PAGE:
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The U.S. Postal Service has made the strategic decision to charge you more in 2012 for a first class stamp and then no longer guarantee next-day service for that letter.

Now that is one example of a business plan improving customer service. Note we didn't say it was a good plan.

Currently 40 percent of first-class mail is delivered the next day. In 2012, don't expect that bill you mail today to get across town by tomorrow.

Life is full change and it is often for the better. However, after 200 years of service improvements, the Postal Service change does not appear to be better, especially for rural west central Minnesota.

According to the Postal Service, it must reduce expenses by closing 437 sorting centers, which will eliminate 28,000 jobs, and close 3,700 of the nation's post offices.

At the same time, all of west central Minnesota's mail along with the rest of Minnesota's mail will be all shipped to the Twin Cities for sorting and then ship back for delivery.

There are very good reasons for change in the Postal Service -- it lost $5.1 billion last year.

Change is hard, but Americans will adjust and likely find better and quicker alternatives to the Postal Service. Frankly, they already have with email, instant messaging and texting.

Some of the Postal Service's best customers -- businesses -- will have to adjust. Netflix and others depending on speedy Postal Service delivery may have to change delivery strategies. Magazine and newspaper publishers likely will be forced to change as well. Others -- like credit card and mobile phone companies -- are encouraging customers to move to digital billing and electronic payments. All of this will just decrease the Postal Service's revenue even further.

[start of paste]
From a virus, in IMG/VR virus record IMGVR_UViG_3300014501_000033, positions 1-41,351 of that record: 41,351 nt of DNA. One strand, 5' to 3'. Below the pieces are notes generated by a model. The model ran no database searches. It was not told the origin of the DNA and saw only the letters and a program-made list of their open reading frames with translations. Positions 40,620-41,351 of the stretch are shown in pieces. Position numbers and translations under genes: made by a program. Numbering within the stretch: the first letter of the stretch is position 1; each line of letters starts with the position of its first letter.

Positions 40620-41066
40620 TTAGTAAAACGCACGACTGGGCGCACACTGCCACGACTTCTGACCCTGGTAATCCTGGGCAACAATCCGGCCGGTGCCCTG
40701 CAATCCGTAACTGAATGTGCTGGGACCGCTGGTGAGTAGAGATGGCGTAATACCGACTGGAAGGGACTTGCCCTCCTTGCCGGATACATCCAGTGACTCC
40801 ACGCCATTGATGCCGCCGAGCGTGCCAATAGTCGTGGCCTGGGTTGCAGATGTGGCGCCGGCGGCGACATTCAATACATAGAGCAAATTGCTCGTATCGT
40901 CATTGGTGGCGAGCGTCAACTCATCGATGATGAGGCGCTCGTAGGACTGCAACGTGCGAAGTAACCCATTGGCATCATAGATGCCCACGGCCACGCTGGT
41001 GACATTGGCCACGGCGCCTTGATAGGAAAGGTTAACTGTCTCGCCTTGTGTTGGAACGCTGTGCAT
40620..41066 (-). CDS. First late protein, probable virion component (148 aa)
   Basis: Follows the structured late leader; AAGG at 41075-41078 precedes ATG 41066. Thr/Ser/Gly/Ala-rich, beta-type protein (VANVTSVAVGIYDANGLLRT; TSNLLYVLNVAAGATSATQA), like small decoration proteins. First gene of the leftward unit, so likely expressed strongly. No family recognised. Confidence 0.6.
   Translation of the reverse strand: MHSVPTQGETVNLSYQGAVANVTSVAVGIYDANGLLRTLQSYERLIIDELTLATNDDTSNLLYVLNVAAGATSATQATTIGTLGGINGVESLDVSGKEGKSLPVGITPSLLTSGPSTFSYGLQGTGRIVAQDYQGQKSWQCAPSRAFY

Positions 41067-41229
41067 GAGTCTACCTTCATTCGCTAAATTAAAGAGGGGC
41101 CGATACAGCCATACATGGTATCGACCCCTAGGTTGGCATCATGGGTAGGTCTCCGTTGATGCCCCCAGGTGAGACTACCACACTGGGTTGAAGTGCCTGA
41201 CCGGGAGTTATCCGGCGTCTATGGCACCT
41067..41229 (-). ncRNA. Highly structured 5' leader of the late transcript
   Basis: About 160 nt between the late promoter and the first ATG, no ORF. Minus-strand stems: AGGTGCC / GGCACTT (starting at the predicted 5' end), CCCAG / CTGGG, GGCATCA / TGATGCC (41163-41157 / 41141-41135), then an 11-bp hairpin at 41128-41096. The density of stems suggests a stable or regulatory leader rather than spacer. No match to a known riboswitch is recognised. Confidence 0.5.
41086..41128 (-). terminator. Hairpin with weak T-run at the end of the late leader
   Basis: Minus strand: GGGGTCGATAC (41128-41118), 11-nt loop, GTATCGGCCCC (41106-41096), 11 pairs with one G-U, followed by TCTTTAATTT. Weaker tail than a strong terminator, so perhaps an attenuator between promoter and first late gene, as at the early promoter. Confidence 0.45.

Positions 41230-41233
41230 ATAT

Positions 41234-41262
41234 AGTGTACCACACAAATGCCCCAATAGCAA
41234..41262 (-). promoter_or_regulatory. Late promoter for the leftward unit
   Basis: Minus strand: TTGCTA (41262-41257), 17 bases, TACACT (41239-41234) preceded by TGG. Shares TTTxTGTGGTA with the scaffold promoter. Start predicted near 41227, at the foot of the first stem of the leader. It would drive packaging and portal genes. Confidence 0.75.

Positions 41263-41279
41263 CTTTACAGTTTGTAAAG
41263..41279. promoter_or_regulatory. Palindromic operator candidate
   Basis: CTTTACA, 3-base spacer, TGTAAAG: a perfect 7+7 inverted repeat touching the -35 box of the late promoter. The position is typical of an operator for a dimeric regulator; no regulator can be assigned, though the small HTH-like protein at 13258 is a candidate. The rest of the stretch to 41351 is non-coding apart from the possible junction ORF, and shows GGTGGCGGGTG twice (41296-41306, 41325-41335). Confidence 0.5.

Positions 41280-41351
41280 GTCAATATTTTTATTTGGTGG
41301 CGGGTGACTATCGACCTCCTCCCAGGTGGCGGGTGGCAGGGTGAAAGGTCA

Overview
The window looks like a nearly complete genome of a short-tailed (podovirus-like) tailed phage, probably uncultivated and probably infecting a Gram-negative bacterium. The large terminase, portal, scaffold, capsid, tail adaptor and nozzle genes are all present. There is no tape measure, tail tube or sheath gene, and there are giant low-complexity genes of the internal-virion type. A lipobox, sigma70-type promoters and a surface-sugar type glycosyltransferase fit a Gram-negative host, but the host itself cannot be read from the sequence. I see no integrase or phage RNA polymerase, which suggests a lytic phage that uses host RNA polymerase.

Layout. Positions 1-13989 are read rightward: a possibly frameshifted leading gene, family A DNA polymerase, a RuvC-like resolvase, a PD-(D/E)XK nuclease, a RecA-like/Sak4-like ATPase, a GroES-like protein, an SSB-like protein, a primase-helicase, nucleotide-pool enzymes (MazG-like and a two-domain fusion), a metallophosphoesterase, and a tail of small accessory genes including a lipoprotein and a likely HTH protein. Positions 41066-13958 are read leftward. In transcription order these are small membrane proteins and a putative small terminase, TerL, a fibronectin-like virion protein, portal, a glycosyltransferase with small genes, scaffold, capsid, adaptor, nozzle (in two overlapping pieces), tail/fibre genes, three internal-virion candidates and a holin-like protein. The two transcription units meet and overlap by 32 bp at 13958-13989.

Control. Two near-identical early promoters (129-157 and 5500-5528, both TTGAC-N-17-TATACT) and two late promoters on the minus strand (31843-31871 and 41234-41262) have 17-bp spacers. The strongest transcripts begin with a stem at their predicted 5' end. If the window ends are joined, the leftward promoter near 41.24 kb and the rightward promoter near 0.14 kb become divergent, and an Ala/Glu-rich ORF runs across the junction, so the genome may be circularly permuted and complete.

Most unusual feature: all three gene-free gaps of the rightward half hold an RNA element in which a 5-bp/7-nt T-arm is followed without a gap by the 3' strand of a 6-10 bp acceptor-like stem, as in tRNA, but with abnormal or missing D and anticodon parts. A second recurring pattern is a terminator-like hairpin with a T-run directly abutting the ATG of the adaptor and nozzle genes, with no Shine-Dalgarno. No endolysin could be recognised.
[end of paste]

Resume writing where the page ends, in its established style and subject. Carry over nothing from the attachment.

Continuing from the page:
The change will be hardest on the Postal Service's employees. Many are going to lose their jobs, here in Willmar, St. Cloud, Bemidji, Duluth and Rochester, where sorting centers have or will be closed. Their dedicated and excellent work will be missed, and their communities will lose those salaries.

Some post offices will be closed, eliminating a community gathering spot as well as service access for many rural residents.

This current Postal Service is not same as it was even a decade ago. It is facing a bleak future unless it reinvents itself and its strategy.

America and Congress need to decide whether the Postal Service has just become a service dinosaur that needs systematic consolidation or whether it needs to be remade as a public service and critical asset which promotes economic development throughout the country.